Sunday, 21 April 2013

Magnolia blossoms for Charlotte Bronte's birthday

Charlotte Bronte was born on this day in 1816, and I thought of her today, while walking in the park. Hampstead Heath is far less windswept and wild than the Yorkshire moors that inspired her, although spring has been a long time coming this year, and the blossom seems far later than usual.
Anyway, I have been trying to write a piece about the brief blooming of magnolias, and the flowering of the Bronte sisters' talent, but every time I have tried to post it, my internet service provider (the inappropriately named Talk Talk) has silenced me (or rather, this blog). Which is probably a useful lesson in the impossibility of making plangent connections between petals and poetry. Better, by far, I have decided, simply to let Emily Bronte's beautiful poem, Love and Friendship, do the talking here...

Love is like the wild rose-briar;
Friendship like the holly-tree.
The holly is dark when the rose-briar blooms,
But which will bloom most constantly?
The wild rose-briar is sweet in spring,
Its summer blossoms scent the air;
Yet wait till winter comes again,
And who will call the wild-briar fair?
Then, scorn the silly rose-wreath now,
And deck thee with the holly’s sheen,
That, when December blights thy brow,
He still may leave thy garland green.  

Monday, 1 April 2013

Thoughts on a lost dog

Anybody who follows me on twitter (@JPicardie) will know that we have been searching for Bill since he went missing on Saturday afternoon. I had taken him for a walk -- although that seems the wrong phrase to use, given that it was Bill who taught me about the footpaths around Tillypronie; a loyal companion in the (nearly) four years since I first started coming here. Anyway, as I say, we went on a very familiar route -- down the top drive, cutting through the woods to the bottom drive, and then back up towards the house together. He rarely stayed at my heel, as was often the case -- like many cocker spaniels, Bill went off on his own adventures, chasing the scent of rabbits, disappearing through the snowy undergrowth and then reappearing as if by magic again; never gone for long, never less than joyful, always faithful. I crossed into the garden, and he was still within sight -- albeit on the other side of a fence, in a next door field, running fast, and then he vanished. Bound to run back up to the house, I thought, presuming Bill would be taking the swiftest route to return to his beloved master, my husband. But he was not there, and has not been seen since.
I have retraced my steps so many times since then (and as you can imagine, I feel terribly guilty, as he was lost on my watch). Bill loves (can't yet use the past tense) my husband with every fibre of his body; and they have been the very best of companions for well over a decade. One of the reasons I love Bill is because he loves the man I love, with complete unselfishness; with such dogged devotion that he also accepted me.
So, we walked and called and whistled and looked until after darkness fell on Easter Saturday, and then from dawn, just as the sun rose, on Sunday. The snow is still deep on the ground here in the Highlands, but it is no longer silent; we have heard the cry of birds, and the sheep as they shelter from the icy weather; we have seen the sun rays dazzling in the daylight, and the sky turn bright blue, then fading again, streaked with sunset pink; and then the dusk falling.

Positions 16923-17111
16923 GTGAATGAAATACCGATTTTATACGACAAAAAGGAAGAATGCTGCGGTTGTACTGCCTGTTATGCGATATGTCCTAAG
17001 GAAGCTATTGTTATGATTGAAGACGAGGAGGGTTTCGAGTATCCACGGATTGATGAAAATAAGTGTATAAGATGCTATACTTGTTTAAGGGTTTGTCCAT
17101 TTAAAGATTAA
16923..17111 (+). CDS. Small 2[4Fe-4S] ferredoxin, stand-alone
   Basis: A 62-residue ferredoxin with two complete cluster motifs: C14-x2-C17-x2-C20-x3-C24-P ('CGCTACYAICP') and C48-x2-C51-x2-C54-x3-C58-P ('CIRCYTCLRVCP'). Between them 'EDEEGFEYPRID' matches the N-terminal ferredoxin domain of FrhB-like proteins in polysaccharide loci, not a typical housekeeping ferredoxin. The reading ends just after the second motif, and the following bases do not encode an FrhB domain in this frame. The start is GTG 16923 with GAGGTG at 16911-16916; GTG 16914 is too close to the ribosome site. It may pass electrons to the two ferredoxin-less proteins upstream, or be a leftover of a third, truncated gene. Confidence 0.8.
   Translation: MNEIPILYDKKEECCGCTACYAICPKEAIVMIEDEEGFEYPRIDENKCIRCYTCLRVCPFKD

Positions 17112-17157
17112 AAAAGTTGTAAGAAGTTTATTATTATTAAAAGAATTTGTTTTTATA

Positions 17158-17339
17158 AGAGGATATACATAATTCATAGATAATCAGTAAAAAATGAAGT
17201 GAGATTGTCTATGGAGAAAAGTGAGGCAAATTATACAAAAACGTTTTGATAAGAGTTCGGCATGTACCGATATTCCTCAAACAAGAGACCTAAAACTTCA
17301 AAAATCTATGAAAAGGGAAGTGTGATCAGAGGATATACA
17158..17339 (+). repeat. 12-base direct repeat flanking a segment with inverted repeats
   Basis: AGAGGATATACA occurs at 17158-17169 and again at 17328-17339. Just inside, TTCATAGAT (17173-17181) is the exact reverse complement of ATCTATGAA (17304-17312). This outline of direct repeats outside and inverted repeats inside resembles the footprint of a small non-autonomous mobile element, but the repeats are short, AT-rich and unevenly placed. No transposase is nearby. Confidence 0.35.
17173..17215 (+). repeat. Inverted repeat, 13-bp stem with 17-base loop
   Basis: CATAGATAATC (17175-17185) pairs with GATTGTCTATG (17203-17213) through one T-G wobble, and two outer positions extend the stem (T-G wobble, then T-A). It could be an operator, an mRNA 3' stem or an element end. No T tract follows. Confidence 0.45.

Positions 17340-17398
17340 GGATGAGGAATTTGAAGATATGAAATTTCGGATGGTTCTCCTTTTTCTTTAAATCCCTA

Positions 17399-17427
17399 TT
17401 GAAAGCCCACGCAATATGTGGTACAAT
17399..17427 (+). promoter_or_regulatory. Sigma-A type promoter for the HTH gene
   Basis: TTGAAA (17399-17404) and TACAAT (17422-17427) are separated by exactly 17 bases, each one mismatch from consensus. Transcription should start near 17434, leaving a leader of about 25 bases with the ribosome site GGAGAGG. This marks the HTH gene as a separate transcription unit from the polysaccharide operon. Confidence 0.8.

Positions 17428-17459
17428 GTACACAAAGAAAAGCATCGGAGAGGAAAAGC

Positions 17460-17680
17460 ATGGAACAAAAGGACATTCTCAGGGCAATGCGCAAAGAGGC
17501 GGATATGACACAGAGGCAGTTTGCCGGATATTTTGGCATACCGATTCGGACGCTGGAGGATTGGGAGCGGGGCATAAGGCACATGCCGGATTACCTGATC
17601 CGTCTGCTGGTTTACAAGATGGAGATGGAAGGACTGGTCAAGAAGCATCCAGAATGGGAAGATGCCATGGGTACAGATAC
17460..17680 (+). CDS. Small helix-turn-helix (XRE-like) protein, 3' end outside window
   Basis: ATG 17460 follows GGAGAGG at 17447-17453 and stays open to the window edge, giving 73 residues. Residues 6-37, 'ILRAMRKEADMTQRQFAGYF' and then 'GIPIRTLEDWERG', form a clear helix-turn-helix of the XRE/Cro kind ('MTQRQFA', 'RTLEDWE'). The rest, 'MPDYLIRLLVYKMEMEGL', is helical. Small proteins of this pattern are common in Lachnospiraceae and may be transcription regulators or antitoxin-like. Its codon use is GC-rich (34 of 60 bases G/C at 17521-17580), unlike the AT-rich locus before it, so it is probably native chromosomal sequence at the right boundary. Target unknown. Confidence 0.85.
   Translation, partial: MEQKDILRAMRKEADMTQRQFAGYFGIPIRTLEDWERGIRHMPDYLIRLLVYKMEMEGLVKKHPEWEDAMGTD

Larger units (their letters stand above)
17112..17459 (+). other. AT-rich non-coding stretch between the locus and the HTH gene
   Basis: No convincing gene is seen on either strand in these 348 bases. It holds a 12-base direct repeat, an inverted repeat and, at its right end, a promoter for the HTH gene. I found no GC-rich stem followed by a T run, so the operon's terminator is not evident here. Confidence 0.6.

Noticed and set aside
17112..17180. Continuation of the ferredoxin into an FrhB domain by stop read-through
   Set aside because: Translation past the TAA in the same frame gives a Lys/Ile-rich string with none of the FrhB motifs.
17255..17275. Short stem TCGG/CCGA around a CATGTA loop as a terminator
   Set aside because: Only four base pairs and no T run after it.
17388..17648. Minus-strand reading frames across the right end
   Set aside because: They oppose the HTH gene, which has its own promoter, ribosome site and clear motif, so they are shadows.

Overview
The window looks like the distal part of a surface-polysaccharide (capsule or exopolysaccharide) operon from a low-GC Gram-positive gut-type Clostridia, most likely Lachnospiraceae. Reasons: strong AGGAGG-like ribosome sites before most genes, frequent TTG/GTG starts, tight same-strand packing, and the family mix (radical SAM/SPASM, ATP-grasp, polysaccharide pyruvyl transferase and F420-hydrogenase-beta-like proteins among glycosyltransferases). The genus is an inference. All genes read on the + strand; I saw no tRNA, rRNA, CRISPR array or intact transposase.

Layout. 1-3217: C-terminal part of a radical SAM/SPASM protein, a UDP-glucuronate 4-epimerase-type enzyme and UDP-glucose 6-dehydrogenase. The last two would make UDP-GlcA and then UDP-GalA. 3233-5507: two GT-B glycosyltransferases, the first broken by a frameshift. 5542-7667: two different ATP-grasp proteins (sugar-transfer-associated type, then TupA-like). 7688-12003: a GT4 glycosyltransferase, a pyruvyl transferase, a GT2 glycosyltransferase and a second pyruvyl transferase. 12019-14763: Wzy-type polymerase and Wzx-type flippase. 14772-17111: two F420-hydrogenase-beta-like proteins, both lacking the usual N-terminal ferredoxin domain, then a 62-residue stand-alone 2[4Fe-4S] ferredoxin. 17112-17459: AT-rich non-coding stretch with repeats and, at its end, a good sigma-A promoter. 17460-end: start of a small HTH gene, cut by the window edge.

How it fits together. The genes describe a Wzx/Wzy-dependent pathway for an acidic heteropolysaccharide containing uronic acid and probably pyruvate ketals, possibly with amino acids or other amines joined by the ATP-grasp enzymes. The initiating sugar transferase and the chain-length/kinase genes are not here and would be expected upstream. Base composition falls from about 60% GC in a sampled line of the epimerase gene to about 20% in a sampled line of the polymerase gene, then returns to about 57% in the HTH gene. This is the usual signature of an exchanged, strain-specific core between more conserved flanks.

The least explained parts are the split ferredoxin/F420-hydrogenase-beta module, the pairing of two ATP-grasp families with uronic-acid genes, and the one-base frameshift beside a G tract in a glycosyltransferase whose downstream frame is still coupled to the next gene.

Today I went out again, following the path of our Good Friday walk; up through the snow-covered heather, to the hillside that Bill knew so well. We had walked along this track three days ago -- Bill running in front, my husband striding ahead, his footsteps making a path through the snow that I could follow, close behind. Half way along, we reached a stone known as the Laird's seat -- the place where Philip's father used to sit, looking at his favourite view across the mountains. We talked of the past, and of the future; of the trees that Philip's father had planted before his death, and how tall they had grown; of the trees that might need to be felled later this year, and of the planting that we had done, after our wedding here last summer.
Then we continued, along a track I had never taken before -- cutting across the hillside, to avoid the snowdrifts, and back down the house again. Bill had been happy -- just as he always was. This was his land, as much as his master's; this was his territory, where he had grown up...
A lost dog... such a plaintive, sad phrase. We have sought sightings of him, via twitter and email and the local radio station; registered his details with the police and elsewhere. Others have joined the search for Bill -- neighbours who were fond of him, and knew him well.
Now we are in limbo -- still hoping for the best, but fearing the worst. As I have walked, I have seen his paw-prints everywhere; clear in the snow, seeming to offer clues, yet apparently leading nowhere. If we do not see him again, then perhaps he may see us, sensing his master, yet running free as the wind; up on the hill, higher even than the Laird's seat, at the summit, where a cairn was built as a memorial for my husband's father. Up there, it seems closer to heaven; the mountains all around, the moss soft between the heather, the sky high and clear, the curlews calling, the lapwings soaring... just the place for a lost dog to find peace.